The clownfish, or anemonefish, are the subfamily Amphiprioninae of the family Pomacentridae. Currently 27 species exist, of which one is in the genus Premnas and the rest are in the subfamilys type genus Amphiprion. The other pomacentrids are called damselfish.
Clownfish are native to wide ranges of the warm waters of the Pacific and Indian Oceans. Clownfish are not found in the Atlantic Ocean. Clownfish live in a mutual relationship with sea anemones, or in some cases settle in some varieties of soft corals or large polyp stony corals. Once an anemone or coral has been adopted, the clownfish will defend it.
The anemone is required in nature because reef life is dangerous for small, brightly colored fish; in an aquarium lacking predators it is not needed. For this reason, clownfish never stray far from their host. In an aquarium, where they do not have to forage for food, it is very common for clownfish to remain within 6 to 12 inches of their host for an entire lifetime.
Clownfish and damselfish are the only species of fish which can avoid the potent stings of an anemone. There are several theories for how this avoidance is accomplished. Firstly, the slime coating of the fish may be based on sugar rather than proteins so anemones fail to recognize the fish as food and do not fire their stings. Secondly, the mucous coating may mimic the anemones own coating, a theory that is bolstered by the fact that it takes several days for a clownfish to adapt to a new species of anemone. There is no adaptation period when a clownfish is moved to another anemone of the same species.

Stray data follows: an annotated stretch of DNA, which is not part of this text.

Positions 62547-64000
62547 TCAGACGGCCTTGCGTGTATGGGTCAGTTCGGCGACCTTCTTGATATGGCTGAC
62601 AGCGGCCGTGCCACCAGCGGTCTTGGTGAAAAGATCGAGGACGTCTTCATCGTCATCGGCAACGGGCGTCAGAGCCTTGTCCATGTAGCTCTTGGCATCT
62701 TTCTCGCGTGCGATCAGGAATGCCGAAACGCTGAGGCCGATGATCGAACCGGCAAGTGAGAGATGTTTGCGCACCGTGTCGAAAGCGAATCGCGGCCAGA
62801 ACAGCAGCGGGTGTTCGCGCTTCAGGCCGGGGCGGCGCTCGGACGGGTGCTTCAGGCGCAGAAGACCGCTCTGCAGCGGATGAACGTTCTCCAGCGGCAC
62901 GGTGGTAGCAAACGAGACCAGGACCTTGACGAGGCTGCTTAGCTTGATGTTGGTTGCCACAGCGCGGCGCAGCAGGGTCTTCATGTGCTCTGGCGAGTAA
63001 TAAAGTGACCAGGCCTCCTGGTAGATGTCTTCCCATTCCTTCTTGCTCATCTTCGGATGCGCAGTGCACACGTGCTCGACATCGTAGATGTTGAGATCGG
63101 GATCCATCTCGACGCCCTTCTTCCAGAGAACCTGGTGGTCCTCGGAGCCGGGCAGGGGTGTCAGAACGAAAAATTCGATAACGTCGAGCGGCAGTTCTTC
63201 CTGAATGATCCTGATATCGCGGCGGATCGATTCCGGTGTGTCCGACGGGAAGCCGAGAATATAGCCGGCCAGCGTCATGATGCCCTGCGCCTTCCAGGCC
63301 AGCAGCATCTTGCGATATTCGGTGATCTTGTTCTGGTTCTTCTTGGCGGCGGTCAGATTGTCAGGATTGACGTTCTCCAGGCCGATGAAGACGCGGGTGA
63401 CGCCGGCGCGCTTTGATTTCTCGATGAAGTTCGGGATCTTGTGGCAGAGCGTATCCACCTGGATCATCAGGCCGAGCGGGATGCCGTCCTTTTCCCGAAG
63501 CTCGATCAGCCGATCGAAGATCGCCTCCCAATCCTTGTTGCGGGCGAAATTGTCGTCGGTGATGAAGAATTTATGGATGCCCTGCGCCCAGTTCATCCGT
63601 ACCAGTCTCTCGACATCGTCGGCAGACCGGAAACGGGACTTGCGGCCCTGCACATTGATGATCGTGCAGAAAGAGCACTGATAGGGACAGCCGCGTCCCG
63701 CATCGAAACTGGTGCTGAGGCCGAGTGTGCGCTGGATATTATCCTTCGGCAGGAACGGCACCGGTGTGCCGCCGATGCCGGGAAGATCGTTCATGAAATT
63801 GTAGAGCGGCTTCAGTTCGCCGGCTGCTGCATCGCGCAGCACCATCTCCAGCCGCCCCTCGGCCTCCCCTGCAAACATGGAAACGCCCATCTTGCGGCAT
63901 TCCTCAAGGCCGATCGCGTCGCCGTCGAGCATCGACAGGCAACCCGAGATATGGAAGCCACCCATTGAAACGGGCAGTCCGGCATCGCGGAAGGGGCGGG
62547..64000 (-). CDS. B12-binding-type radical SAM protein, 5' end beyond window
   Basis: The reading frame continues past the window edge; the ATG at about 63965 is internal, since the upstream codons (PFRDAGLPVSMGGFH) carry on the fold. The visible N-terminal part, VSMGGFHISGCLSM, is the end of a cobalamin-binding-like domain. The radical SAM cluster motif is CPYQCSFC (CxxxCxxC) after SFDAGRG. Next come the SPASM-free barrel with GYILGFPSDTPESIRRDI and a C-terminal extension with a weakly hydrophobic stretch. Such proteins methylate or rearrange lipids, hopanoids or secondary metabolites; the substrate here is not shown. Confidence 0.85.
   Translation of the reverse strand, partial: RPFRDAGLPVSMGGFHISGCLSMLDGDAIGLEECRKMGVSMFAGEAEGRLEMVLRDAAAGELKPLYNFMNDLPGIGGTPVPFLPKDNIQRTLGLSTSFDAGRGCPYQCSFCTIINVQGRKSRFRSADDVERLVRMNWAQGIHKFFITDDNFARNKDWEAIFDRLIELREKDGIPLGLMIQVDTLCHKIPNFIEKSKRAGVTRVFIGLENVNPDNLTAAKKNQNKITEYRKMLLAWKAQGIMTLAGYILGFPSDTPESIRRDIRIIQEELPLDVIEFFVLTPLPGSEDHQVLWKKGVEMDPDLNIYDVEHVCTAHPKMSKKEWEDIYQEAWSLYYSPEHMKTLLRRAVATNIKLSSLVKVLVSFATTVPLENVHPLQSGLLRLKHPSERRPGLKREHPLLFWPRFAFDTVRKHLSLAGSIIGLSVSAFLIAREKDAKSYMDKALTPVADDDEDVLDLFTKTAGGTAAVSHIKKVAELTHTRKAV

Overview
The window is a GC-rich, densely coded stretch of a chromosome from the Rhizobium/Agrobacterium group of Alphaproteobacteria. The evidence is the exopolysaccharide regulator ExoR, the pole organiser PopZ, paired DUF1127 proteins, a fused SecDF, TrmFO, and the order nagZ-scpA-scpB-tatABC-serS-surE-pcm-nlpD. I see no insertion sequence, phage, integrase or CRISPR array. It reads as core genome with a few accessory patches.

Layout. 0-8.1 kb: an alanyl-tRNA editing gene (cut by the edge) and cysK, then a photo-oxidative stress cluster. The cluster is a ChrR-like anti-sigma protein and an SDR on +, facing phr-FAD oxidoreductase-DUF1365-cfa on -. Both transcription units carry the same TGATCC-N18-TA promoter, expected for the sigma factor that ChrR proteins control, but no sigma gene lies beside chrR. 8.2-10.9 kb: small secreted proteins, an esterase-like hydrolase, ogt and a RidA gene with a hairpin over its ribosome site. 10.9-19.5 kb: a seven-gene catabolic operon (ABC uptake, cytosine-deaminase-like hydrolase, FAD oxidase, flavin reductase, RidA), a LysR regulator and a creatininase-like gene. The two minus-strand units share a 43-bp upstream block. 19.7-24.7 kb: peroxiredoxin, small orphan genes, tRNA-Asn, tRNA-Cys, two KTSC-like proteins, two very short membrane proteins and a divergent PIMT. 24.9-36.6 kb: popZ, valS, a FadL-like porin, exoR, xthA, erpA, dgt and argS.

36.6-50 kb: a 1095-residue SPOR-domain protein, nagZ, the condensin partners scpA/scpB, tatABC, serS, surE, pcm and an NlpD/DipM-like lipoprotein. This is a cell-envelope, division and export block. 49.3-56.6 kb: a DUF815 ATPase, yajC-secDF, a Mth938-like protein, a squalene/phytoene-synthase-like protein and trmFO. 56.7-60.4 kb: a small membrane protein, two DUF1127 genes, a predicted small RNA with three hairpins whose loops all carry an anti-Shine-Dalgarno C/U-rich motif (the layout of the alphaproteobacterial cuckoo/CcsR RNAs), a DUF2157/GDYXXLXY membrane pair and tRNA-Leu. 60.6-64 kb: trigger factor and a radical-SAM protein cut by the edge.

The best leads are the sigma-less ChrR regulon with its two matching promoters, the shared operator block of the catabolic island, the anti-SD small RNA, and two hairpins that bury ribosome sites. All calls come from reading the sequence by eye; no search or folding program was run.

Thirdly, their unique movements, which are unlike any other fish, may let the anemone know that they are not food. This theory is bolstered by the fact that juvenile clownfish, which have no coating, will immediately seek refuge in any compatible anemone and will not be stung. Juvenile clownfish will not survive for long without the protection of an anemone, and few find one before being eaten. Clownfish live in their anemone in groups. Usually a female lives with other males. When the dominant female dies the head male changes sex and becomes the female.
Clownfish lay eggs on any flat surface close to or under protection of their host anemones. These eggs are cared for by the male and hatched under complete darkness after a period of 7 to 10 days. Hatching occurs in a natural rhythm directly connected to the phases of the moon. Clownfish are omnivorous, their diets range from flakes to meat. They feed mostly on copepods and mysids, the undigested excrement from their host anemones.